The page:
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Nearly half of all climbers attempting to summit Mount Kilimanjaro in 2010 had altitude sickness, a study from Edinburgh University shows.
The university's scientists camped out at 15,500 feet and tested 200 climbers on their bids for the summit, BBC News reports. Of those climbers, 47% showed symptoms of altitude sickness, including: nausea, headaches, trouble sleeping, and loss of coordination.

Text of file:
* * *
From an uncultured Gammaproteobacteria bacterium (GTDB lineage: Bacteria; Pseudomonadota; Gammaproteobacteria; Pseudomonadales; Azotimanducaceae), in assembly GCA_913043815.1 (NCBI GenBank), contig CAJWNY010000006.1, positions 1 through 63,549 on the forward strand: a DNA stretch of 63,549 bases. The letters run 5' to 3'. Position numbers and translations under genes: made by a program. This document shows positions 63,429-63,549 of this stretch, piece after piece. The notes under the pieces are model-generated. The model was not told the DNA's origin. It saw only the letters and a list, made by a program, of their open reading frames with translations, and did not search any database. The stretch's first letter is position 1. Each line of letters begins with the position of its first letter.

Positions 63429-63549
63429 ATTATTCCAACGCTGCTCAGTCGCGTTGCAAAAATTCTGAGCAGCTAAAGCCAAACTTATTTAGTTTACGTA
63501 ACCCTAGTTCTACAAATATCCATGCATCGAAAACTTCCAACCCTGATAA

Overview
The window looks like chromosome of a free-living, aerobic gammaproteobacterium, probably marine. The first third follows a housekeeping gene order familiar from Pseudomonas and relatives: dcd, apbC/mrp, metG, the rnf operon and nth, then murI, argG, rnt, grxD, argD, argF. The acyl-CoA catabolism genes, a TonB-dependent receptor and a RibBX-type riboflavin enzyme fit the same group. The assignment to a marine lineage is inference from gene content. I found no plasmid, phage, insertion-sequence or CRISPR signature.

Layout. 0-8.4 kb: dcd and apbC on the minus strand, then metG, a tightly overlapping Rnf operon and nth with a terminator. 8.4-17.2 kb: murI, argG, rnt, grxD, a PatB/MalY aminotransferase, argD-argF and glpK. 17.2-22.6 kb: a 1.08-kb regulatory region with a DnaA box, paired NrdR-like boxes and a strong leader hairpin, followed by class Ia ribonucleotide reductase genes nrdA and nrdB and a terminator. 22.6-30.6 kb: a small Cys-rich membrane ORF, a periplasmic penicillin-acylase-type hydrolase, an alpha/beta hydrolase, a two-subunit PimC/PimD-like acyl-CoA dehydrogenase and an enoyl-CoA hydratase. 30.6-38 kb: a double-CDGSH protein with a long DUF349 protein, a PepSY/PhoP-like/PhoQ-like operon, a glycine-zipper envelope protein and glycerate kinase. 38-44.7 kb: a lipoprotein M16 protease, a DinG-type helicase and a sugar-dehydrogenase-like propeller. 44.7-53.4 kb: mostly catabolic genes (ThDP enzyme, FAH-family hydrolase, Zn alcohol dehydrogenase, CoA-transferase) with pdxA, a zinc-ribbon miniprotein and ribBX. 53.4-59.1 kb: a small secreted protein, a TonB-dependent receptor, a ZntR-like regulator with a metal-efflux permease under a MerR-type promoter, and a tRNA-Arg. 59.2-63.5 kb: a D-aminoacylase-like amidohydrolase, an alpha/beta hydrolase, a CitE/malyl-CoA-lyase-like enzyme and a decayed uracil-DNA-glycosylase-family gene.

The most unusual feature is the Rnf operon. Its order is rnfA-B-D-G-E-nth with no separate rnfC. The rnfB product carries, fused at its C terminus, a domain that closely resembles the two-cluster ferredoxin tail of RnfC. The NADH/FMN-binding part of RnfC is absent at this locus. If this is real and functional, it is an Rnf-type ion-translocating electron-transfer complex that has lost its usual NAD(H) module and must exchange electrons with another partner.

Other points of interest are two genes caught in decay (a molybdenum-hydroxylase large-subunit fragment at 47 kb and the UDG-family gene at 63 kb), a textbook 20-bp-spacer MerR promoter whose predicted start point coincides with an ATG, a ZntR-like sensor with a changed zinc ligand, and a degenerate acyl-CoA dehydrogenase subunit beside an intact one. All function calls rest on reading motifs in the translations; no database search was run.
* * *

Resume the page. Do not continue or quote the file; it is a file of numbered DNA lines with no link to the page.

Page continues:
"We found that many climbers knew little or nothing about altitude sickness and did not have previous experience of being at high altitude," Stewart Jackson, who conducted the study, told the BBC. "Undertaking an acclimatization trek before attempting to summit Mount Kilimanjaro offers climbers the best chance of a safe, successful summit."
Those climbers who do not take the time to acclimatize and ascend too quickly, even with the use anti-altitude sickness drugs, risk serious injury or death, according to the report.
Check out the study here.